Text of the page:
THE OFF-BEAT FOLK AWARD
I got to be an official Frère one night in Picton, subbing for Sonny Lemontina. In fact, I was asked to produce the guitar solo with slide: no problem, it sounded just like the original. Just think: working at a Cheesie factory in Belleville then stinking up the bus on the ride home at night! Say cheese.
Does anything need to be said about the mother of Canadian folk collectors? For over 50 years she collected wisdom and rhyme in her native Nova Scotia. Countless books and recordings have been made of her collection. She died in her 90th year.
The Westray Mine in Nova Scotia is the setting: a spark sets off a time-bomb as coal dust and gas turn into a fire ball that takes the lives of 26 miners. They knew it was unsafe from the start. The government helped fund it, the company hoped nothing would go wrong, but 26 lives later, one wonders who will pay. It's still before the courts awaiting decision. Stone's song captures the sentiment of the people of this horrified community.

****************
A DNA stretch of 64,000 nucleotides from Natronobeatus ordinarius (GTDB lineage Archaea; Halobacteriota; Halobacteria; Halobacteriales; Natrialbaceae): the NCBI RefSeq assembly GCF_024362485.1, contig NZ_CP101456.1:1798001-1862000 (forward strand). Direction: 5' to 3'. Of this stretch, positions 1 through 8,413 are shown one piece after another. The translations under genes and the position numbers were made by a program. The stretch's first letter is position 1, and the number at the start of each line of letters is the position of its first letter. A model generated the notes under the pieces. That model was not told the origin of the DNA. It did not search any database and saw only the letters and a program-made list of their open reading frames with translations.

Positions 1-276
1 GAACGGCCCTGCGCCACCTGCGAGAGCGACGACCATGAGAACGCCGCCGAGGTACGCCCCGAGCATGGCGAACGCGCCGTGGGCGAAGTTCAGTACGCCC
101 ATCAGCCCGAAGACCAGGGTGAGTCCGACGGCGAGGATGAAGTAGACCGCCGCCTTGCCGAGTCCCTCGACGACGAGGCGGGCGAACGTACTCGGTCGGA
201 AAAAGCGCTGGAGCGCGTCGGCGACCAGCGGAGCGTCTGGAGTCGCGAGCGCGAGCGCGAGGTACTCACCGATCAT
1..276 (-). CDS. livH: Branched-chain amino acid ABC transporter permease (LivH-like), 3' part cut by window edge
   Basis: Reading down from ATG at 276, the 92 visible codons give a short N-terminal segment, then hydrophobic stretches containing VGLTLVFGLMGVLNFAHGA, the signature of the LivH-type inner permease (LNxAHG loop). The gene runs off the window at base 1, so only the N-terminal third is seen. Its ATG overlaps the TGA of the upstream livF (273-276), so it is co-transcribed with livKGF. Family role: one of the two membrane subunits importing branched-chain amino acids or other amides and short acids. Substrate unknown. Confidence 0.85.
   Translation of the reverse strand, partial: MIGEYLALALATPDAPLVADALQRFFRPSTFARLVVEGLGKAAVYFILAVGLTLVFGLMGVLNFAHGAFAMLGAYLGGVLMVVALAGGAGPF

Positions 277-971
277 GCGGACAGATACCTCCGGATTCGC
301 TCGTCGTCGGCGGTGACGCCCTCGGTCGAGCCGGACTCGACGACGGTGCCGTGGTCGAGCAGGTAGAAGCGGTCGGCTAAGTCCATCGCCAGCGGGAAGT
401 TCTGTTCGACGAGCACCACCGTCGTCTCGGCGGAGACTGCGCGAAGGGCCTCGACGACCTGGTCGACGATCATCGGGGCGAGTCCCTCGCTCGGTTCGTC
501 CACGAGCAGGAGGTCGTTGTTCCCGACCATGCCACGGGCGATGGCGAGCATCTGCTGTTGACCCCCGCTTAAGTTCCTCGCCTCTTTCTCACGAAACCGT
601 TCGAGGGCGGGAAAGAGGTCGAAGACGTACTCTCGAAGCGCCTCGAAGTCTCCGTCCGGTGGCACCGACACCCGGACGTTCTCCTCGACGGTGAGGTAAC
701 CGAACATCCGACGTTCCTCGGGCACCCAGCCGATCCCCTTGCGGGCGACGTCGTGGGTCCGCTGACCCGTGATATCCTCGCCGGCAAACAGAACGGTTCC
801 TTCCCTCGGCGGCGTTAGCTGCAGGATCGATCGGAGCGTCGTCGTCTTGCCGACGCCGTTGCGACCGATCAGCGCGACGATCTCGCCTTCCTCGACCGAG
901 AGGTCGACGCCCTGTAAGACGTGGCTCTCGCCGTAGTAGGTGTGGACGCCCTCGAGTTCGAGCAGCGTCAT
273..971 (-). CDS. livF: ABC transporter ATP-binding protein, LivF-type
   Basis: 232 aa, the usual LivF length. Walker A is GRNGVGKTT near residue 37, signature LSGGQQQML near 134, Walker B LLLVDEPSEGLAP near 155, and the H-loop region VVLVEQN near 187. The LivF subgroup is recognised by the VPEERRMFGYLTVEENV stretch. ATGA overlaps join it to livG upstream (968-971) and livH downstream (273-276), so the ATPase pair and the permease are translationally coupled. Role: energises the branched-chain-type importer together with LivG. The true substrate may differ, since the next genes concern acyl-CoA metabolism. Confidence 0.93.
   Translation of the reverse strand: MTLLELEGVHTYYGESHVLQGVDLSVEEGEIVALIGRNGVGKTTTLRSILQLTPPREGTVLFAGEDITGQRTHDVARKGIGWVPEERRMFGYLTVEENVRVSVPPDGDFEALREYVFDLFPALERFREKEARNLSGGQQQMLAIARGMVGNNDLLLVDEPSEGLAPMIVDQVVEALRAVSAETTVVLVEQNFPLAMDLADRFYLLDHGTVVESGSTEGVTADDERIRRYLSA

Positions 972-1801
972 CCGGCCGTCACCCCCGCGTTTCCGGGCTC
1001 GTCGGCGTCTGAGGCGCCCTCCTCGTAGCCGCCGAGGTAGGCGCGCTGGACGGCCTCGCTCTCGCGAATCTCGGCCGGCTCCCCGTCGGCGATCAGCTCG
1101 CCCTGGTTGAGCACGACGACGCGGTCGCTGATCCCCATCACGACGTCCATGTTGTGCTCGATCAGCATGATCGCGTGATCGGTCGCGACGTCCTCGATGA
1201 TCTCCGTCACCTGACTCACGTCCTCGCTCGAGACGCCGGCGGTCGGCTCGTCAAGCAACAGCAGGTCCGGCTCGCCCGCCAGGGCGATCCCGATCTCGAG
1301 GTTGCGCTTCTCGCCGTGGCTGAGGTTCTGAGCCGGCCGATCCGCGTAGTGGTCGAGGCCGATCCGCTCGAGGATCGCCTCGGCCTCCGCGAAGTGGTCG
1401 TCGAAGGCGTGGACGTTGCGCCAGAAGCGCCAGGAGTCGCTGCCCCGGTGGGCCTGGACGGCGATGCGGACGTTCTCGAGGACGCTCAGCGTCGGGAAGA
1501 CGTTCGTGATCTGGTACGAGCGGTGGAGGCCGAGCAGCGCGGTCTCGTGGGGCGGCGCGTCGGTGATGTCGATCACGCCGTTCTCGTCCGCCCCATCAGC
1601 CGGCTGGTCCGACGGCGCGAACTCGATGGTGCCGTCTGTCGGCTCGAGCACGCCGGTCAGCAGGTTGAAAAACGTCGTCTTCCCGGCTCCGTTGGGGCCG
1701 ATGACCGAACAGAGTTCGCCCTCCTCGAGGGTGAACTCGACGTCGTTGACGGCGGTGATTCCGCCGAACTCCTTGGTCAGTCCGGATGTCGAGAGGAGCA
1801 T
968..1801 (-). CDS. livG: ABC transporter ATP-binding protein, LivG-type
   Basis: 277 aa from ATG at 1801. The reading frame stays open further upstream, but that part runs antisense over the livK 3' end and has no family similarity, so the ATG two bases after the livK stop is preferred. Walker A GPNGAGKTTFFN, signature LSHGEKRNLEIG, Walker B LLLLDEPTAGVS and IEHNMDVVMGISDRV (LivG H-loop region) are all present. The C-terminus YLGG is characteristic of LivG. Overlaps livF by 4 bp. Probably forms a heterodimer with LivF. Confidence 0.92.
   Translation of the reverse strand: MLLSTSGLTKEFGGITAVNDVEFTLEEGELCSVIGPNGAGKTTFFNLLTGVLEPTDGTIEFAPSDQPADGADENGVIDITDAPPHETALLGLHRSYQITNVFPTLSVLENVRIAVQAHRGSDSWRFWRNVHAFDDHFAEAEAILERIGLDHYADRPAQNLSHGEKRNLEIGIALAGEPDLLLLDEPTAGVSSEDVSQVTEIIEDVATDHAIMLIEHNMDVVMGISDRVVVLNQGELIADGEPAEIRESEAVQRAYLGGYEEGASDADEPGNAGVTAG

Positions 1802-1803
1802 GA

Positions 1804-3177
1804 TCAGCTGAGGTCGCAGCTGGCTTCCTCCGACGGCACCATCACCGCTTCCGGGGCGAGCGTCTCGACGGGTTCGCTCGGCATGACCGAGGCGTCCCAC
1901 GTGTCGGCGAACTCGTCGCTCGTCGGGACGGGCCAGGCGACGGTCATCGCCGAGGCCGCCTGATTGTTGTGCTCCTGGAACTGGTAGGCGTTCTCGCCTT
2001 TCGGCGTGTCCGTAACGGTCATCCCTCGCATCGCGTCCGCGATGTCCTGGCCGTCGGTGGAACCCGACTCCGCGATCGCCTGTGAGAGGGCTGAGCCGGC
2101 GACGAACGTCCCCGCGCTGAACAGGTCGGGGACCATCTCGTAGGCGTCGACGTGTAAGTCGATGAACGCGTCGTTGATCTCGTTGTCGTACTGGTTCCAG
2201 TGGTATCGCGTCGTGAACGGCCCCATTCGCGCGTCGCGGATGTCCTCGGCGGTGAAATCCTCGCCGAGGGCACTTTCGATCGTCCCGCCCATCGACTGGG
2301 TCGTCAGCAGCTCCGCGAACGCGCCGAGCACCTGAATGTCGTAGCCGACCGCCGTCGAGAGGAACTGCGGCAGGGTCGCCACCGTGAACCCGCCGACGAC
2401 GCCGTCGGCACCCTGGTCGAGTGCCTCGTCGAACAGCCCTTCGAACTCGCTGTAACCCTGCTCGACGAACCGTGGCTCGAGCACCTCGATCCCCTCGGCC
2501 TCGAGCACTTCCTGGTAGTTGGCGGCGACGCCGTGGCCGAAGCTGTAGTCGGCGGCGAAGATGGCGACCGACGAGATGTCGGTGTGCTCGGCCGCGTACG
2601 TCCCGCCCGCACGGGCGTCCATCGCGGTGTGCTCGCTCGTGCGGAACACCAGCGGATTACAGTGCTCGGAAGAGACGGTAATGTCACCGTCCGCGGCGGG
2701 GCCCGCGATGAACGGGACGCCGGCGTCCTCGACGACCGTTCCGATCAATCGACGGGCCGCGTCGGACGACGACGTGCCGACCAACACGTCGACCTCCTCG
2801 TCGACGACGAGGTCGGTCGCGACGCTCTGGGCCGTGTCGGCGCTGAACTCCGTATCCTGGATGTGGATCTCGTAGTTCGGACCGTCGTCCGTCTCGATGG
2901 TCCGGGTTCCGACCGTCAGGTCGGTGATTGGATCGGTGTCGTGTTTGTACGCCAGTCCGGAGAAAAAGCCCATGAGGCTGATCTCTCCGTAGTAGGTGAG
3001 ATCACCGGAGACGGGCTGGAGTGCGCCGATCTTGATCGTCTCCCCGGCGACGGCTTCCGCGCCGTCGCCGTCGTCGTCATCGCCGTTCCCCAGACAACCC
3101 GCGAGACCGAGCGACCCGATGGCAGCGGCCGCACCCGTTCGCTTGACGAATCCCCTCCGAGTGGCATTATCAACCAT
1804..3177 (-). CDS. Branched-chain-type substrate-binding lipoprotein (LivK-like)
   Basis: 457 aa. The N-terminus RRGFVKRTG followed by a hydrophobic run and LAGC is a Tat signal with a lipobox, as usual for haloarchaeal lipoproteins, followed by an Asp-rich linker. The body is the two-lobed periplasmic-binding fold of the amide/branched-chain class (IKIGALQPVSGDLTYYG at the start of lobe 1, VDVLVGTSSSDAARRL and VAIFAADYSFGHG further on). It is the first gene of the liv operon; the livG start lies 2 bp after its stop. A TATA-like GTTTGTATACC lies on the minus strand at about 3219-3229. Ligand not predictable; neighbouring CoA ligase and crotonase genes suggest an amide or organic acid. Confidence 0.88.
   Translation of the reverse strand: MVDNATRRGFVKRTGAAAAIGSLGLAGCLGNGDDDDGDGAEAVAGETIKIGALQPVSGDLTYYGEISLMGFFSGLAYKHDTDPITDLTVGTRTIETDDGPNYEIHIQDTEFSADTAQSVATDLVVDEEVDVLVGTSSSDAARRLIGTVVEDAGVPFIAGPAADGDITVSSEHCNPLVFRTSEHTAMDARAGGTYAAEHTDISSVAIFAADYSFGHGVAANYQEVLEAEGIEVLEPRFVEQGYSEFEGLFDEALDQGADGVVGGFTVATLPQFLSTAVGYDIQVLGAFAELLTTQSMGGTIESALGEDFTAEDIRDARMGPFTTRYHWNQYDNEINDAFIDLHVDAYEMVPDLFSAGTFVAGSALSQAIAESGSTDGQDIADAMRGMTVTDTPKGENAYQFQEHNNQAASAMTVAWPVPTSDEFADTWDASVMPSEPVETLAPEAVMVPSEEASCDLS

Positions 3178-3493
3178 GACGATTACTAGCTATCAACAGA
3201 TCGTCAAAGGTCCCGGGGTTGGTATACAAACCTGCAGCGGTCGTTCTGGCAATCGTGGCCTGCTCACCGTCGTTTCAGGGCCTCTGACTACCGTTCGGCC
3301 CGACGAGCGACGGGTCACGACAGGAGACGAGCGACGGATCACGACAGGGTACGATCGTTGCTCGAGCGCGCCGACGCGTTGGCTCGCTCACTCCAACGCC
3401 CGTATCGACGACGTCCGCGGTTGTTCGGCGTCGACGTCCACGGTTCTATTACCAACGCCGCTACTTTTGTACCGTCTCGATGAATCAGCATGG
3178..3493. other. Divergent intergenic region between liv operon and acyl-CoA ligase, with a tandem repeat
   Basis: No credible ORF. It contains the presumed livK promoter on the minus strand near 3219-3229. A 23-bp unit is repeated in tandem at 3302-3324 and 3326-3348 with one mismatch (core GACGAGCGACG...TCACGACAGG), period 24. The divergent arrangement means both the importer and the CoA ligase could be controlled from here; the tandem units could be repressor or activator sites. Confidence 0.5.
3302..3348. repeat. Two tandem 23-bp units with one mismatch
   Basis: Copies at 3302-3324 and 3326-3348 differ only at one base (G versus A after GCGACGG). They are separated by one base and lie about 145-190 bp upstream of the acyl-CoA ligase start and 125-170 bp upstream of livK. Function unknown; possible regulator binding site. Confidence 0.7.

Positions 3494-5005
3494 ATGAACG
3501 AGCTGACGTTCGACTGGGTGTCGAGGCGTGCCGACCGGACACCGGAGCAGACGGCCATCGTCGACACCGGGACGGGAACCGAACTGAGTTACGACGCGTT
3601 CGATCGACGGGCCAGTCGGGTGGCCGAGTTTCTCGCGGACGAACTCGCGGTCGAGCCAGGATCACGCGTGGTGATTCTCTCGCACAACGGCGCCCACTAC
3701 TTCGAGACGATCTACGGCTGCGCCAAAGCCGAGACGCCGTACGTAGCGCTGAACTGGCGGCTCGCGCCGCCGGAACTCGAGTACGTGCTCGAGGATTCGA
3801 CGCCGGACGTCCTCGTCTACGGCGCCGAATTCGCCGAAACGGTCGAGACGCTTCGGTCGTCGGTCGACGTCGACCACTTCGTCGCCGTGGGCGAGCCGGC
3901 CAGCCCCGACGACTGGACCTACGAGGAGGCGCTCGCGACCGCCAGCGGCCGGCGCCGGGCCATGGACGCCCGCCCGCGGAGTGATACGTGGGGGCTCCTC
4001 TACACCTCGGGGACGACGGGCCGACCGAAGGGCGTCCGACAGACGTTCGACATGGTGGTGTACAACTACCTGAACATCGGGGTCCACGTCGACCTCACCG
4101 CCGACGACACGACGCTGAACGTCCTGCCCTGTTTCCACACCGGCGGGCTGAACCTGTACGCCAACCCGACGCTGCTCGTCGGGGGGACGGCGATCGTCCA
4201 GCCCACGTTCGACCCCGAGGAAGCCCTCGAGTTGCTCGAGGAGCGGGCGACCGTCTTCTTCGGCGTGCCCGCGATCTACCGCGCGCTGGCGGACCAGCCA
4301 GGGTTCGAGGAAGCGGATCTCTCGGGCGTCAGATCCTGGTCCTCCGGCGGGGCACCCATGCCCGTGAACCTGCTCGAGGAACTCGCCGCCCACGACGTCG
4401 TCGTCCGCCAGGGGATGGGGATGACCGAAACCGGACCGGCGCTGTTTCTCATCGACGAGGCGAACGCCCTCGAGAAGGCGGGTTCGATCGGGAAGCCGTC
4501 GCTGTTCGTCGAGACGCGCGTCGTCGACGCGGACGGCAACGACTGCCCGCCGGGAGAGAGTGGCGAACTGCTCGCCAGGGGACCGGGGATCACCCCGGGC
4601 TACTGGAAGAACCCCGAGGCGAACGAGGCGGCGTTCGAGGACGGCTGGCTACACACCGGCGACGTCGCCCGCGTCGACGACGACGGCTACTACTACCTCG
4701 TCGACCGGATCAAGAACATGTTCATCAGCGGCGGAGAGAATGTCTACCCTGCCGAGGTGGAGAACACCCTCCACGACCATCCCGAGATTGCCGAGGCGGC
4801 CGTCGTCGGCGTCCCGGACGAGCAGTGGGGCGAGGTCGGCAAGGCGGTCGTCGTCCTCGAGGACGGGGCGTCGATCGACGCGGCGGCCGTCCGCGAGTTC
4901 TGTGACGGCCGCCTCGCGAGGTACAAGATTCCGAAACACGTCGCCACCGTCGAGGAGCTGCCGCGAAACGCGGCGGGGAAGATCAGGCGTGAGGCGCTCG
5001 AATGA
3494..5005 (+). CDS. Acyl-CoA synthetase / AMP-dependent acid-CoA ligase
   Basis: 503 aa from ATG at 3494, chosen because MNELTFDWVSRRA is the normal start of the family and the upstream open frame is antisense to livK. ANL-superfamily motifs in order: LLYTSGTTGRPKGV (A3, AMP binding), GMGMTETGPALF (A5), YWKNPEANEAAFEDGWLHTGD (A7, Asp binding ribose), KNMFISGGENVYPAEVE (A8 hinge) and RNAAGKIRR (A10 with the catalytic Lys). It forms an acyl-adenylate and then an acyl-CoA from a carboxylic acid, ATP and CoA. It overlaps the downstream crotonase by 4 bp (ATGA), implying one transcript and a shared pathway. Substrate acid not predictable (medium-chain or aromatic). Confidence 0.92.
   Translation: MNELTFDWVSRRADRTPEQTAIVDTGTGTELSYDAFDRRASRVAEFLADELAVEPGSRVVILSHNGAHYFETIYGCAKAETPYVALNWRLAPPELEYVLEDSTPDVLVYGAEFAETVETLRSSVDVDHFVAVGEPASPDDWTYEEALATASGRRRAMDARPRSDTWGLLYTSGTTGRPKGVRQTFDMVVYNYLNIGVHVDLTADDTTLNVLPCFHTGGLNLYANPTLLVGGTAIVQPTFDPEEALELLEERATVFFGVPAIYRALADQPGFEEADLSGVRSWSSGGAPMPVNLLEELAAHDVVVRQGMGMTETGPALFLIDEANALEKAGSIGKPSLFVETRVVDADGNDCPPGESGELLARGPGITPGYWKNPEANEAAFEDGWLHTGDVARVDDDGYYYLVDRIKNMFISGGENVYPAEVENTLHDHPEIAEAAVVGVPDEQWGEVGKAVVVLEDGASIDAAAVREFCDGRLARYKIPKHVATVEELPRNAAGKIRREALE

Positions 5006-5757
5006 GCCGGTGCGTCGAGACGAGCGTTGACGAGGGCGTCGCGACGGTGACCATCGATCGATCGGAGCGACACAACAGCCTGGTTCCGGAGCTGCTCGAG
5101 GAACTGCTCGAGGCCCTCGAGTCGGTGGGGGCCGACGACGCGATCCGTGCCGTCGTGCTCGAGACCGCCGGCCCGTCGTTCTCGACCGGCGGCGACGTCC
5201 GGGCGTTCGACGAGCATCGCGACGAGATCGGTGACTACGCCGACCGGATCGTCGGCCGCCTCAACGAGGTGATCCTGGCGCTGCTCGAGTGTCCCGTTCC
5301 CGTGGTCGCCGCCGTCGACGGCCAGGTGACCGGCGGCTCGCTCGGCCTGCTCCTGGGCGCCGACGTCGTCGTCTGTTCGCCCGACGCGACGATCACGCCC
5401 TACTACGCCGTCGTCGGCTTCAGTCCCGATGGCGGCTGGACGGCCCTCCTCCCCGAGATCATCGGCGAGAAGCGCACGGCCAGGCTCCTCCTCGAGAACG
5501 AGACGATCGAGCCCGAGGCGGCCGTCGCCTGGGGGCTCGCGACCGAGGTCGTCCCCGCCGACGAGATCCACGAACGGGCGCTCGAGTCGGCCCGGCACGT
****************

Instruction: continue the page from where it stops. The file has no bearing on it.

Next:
One of our unsung heroes, Reid has had everything go wrong that could go wrong in his brief career in the music business. From his appearances on Singalong Jubilee, his songs covered by the Wolftones and the Irish Rovers, his solo album 'Hard Rock Miner' to the bottom of the heap. Well he's back and still writing fantastic songs.
Hauntingly beautiful, the blending of their voices is stark, alone, warm and strong. Traditional songs of Newfoundland given the royal treatment. Do it again, please.
Born to play accordion, Canada's undisputed polka king celebrated his 35th year in show business this year. Unable to be recognized by the Canadian establishment for his work, he wonders what he has to do to get a Juno Award? Well, here's his Porcupine. He went on to win 3 Grammy's in as many years (for Best Polka Recording), something no other Canadian has ever accomplished.